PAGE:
Hickman faced many obstacles while seeking stable housing. After applying for affordable housing and waiting for months for approval, it took Hickman about five months to find even a single room to rent within his price range. "As a minor and a youth, one of your first obstacles will be your lack of credit history. Secondly, as a young person, you don't have a career which is viewed as a lack of stable income. Overall, finding a place that exists inside my budget was a problem and there weren't any reputable realtors for single rooms, which leaves you open to being taken advantage of."
When youth are not able to acquire housing themselves and overstay their welcome at their friend's homes, they are forced to look for youth housing programs such as: transitional Independent living, which provides homeless youth ages 16-20 with longer-term shelter and support; and crisis shelters, borough-based drop-in centers which provide youth up to the age of 24 with food, clothing and immediate shelter. According to Yusef, however, these programs often do not have the space to accommodate all of the homeless youth living in New York. Even when a young person is able to secure a spot at a shelter or youth program, there are many challenges they face. For Saunders, a severe lack of freedom and personal space were among her many challenges. "In the shelter, we had curfews. That hindered my ability to experience the world or be free or even breathe. The shelters I have been in all had bars around them. I have literally seen kids outside the gates play with kids inside the gates like the boys in ‘The Boy in the Striped Pajamas.'"
Saunders was just one out of the 1.3 million homeless youth which the National Runaway Switchboard estimates live unsupervised on the streets, in abandoned buildings, with friends or even strangers. Homeless youths are often forced to exchange sex or deal drugs to meet basic needs such as food, clothing and shelter. It is difficult for youth who face homelessness to re-assimilate into society. There are many factors that inhibit their motivation such as depression, lack of resources or even as Saunders describes, “when someone has the advantage to sitting around all day in free housing, they get lazy.” Some of the effects homelessness has on youth range from mental health issues, substance abuse, unemployment, insufficient education and unsafe sexual and criminal activities. The NN4Y Issue Brief on Consequences of Youth Homelessness report that 45 percent of homeless youth reported mental health issues with only nine percent having access to mental health services. Homeless youths are three times more likely to use marijuana and are 18 times more likely to use cocaine than other youth. These statistics, such as 82 percent of youth exchange sex for money, are the realities of youth who are homeless.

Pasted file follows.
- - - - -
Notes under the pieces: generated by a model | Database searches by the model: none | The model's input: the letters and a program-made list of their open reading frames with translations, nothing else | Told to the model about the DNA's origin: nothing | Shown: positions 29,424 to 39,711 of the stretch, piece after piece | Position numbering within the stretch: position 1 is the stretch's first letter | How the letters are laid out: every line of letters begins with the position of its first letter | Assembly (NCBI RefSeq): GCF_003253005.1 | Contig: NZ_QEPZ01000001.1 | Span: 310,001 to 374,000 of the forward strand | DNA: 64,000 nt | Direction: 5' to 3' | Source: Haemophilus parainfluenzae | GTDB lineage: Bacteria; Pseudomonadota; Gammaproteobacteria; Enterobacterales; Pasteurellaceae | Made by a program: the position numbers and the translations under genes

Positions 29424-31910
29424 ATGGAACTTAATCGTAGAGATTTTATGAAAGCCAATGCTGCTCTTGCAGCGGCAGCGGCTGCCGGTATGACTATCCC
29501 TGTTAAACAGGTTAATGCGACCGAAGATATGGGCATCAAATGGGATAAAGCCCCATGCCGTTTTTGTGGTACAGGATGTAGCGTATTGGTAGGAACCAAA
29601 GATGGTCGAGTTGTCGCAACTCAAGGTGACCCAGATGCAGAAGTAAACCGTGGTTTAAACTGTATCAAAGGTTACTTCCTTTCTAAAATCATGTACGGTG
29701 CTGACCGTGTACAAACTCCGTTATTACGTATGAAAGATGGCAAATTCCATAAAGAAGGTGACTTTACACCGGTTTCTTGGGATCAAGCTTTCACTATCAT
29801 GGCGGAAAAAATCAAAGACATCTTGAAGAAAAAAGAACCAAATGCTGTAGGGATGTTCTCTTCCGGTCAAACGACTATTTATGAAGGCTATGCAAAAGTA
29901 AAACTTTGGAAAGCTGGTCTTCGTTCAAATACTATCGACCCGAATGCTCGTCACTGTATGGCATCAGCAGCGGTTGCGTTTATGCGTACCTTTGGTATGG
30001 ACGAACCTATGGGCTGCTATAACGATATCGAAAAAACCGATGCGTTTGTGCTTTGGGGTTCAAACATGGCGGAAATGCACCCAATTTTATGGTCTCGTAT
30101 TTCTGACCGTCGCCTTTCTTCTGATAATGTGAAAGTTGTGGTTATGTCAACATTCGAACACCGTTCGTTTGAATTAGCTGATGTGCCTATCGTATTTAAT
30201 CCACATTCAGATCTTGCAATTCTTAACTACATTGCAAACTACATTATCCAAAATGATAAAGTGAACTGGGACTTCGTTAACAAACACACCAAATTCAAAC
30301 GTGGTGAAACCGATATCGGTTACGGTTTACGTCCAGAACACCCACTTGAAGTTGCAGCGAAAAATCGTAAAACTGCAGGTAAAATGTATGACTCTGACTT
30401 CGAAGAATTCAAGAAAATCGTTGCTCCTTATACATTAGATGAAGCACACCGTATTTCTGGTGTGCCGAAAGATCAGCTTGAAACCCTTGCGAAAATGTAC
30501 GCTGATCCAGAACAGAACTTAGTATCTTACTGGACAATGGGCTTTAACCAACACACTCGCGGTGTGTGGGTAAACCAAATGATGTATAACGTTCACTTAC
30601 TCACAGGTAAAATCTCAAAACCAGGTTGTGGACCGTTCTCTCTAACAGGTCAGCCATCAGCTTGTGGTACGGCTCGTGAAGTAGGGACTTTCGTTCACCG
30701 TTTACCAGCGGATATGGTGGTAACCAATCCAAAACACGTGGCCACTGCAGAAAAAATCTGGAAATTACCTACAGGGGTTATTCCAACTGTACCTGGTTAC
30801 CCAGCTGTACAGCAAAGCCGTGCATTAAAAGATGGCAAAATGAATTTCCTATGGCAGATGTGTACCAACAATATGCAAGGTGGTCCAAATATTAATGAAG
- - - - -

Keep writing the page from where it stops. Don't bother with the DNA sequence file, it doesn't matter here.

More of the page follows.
Saunders hopes to use her experience to eventually go back to the shelter to teach those leaving there “not to stay.” She hopes to bring art into the shelter so children and teens can have something to look forward to and learn while being stuck in the system. Her advice to youth facing homelessness is to “make a goal for yourself and exceed that goal. Goals are only set for us to exceed. Once you exceed that goal, keep going because life will throw things at you and try to make you stagnant.” She also encourages them to confide in someone who will listen and understand, preferably someone who shares a similar experience.